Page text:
Growing up on the border, I crossed the bridges between the Eagle Pass, Tx, and Piedras Negras, Coah. probably over 1,500 times. (twice a day for every day of school). My grandpa was even immigration chief for my Mexican home district.
Despite this, I had very rarely seen an trouble with the system, that is to say I had only seen the border shut down once in my life and I don’t really remember it. It was during 9/11. Despite my many border crossings, about 99% of them have been through a legal port of entry where each country agreed to set up formal customs and immigration authorities. (1% swimming in the Rio Grande, sometime even with friends whose parents are US border patrol). When we saw the San Gabriel gate my reaction was originally to be freaked out. What the hell is a gate doing that is unguarded from one side?
Hot take- when I heard about the man who owned the property and had actually welded the gate shut to prevent the movement through it, I thought I would have done the same if this were the case on our ranch on the border. I would not have tried to sell them the ranch through, I just don’t want my home to serve as a hub for illegal crossings.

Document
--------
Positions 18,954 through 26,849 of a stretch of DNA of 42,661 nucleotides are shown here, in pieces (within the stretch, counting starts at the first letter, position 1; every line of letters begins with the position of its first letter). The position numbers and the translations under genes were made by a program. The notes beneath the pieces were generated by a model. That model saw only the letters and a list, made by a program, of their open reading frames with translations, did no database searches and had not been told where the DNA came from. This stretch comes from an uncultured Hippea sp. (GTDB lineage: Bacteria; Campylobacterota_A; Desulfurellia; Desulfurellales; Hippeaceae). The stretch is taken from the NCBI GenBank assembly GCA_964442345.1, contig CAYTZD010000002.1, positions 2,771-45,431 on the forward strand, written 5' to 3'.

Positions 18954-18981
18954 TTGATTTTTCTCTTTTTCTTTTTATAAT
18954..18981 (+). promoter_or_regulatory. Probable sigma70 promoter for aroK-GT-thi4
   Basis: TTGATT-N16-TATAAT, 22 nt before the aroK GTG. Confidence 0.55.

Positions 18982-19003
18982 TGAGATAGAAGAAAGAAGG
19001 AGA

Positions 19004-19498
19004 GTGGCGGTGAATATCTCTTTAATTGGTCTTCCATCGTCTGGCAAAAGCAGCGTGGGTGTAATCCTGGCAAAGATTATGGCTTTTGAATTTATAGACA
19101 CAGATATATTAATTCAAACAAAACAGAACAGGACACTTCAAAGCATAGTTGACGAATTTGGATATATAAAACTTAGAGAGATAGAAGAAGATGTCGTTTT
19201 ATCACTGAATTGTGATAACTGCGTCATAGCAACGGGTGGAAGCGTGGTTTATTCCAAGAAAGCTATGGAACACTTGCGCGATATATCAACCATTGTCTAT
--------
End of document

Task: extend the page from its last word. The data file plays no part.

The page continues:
Did anyone ask him what he thought of having an unofficial border crossing on his property, especially one under the turf of the Sinaloa Cartel? (El Chapo’s people) I would be scared shitless. My ranch is one of the two places where people can cross the usually 100 ft. wide and strong currented Rio Grande on foot and we have the same problem, but with the Los Zetas Cartel.
While the Tohno are right in saying this was their land first, I find the argument of their right to free and unrestricted movement to Mexico absurd as a Mexican citizen claiming they have a right to move to Houston or San Antonio. (Both previously Mexican territory). The land was conquered and they should have no claim to it in Mexico and therefore no unrestricted access to an actual sovereign country. Mexico for this reason does not recognize the sovereignty of indigenous lands.
We also have to take into consideration the sad fact that the living conditions of the Tohono coupled with their American recognized status have made them prime targets to be recruited as human and drug smugglers. I have met some back home in Texas- can you really blame anyone for not wanting that in your backyard?
I do not think that closing the gate was a solution, or even an attempt at one, but rather an unfortunate side effect of a broken immigration system and a bi-national failure on the war on drugs, with the Tohono caught in the middle. It wasn’t their fault, it wasn’t the rancher’s fault. Everyone acted rationally, can you really blame anyone for that?